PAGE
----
Posts Tagged ‘brian eno’

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Yet Another Ten Reviews

April 23, 2007

For some reason, this time I ended up reviewing a lot of albums that I love and not so many that I just like a lot or are in the middle. I pulled some of them out of the vaults. I find it easier to praise than to complain, I guess. Some of these are my absolute favorites. I’ll bitch more next time, I promise.

Alice in Chains – MTV Unplugged

This Unplugged concert was, for all intents and purposes, Alice in Chains’ final farewell. There is almost nothing that is not conclusive about this collection of songs, and in some ways it does it’s job very well. Alice in Chains was just screaming for an Unplugged concert, having two acoustic EPs under their belt and an impressive array of softspoken songs alongside their haunting metal. But perhaps there just wasn’t quite enough in the queue for the acoustic treatment. While half of these acoustic takes are absolute treasures, the other half are miscalculated performances of songs that should not have been acoustic in the first place. The renditions of Down in a Hole and Rooster were the only songs appropriate from the bands second album Dirt, and Angry Chair and Would are simply better loud and electric. Frogs probably was not a good choice to include either, nor was Sludge Factory, the name of which lets the listener know it is best played with muddy obnoxious guitars. While these clunkers are present, the rest of the performance is solid. Performances of classics such as Nutshell, Got Me Wrong, and Over Now are among the bands best moments, and unspeakably touching. Some other songs from the Sap and Jar of Flies EPs could have been included, but for the most part the most important cornerstones are hit that should have been hit. Another perk of this show is that the band is in excellent playing condition even after not playing a show for many years, and the guitar sound is as distinct and delicious as many other famous Unplugged shows are known for. The rendition of the unreleased Killer Is Me would have been grounds to buy this in the first place, and it is the perfect closer to the bands career. On one hand some great songs are played here, but the setlist is just not that well thought out. Depending on the listener, this could be either wonderful or bland, thus leaving this to be for the fans only and really a wasted opportunity.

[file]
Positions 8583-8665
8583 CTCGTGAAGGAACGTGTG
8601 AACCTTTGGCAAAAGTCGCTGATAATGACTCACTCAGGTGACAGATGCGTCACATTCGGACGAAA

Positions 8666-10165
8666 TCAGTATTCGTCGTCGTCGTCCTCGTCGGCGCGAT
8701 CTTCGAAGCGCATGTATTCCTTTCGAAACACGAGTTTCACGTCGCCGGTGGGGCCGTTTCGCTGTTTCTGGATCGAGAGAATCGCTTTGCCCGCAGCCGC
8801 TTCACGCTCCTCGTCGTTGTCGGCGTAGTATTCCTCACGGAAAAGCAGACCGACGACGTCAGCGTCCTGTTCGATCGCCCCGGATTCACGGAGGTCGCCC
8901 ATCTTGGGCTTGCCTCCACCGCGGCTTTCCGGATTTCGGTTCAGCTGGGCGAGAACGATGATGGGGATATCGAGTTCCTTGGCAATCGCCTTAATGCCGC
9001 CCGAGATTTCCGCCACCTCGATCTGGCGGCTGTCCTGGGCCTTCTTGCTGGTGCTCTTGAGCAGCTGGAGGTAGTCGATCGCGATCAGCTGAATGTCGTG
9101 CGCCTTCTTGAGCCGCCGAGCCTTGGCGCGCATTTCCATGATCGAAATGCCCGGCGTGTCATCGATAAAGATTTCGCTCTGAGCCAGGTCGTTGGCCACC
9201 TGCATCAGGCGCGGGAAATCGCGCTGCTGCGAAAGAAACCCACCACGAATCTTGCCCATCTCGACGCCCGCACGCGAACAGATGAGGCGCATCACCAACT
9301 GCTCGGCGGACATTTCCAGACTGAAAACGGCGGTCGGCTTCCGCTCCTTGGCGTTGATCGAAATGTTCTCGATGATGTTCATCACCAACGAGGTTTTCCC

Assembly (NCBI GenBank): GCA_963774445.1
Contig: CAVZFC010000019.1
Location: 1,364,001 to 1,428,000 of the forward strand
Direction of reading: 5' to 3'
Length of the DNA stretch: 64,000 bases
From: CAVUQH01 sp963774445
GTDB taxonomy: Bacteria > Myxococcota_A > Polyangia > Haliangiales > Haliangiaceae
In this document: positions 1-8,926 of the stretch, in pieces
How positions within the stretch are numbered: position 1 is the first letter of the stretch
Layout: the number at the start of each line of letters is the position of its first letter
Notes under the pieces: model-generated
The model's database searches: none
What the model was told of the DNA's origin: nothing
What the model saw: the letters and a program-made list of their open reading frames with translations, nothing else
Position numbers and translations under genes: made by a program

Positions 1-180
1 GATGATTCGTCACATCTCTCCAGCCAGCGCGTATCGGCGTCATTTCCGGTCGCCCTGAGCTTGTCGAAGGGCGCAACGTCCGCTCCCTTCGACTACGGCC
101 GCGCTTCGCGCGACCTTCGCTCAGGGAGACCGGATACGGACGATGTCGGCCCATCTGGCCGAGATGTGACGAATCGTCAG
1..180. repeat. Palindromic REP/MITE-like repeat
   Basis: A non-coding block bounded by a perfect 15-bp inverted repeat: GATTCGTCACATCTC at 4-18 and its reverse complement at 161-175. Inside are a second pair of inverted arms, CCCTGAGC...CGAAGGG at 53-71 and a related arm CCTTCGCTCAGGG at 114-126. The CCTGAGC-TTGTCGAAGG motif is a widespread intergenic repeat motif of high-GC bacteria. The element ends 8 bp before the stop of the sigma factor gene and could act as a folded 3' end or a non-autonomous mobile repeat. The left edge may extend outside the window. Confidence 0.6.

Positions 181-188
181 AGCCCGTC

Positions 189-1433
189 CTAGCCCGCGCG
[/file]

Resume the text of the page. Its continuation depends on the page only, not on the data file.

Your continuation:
Boards of Canada – Trans Canada Highway

While nothing works effectively as a replacement for a Board of Canada LP, Trans Canada Highway is a more than good way to whet fans appetites. While this is fairly short in terms of new material, it is also easily the best EP Boards of Canada have released yet. Boards of Canada are a band with such scant material that fans delightfully lap up whatever material they can get their hands on. Luckily, this is a solid release and completely consistent despite it’s brevity. Dayvan Cowboy, the head track from The Campfire Headphase, is truly one of the greatest songs Boards of Canada have ever produced, and it is very worthy of being included here as well as being remixed. The remix, however, feels like a completely new song and is not just a throwaway. Trans Canada Highway does almost feel like a miniature BoC LP though, as it almost equally split between longer building signature electronica and short aural vignettes. The two longer new songs, Left Side Drive and Skyliner, are both fantastic and among the bands best. The signature Boards of Canada sound is marginally augmented by a simple matter of experience, and both songs are absolutely gorgeous in every way you love the band to be. Left Side Drive is a great chillout track with a great, steady, varying beat and awesome synthesizers floating in the background. Skyliner is equally as priceless though, layering itself an impressive amount of times and carefully changing the beat in comfortable ways. The two short interludes are both heavenly, otherworldly ambiance that you would expect a group with as much clarity to produce. Trans Canada Highway may simply be a taste of Boards of Canada’s future, but it’s a fantastic EP and a necessary augmentation onto an impressive discography.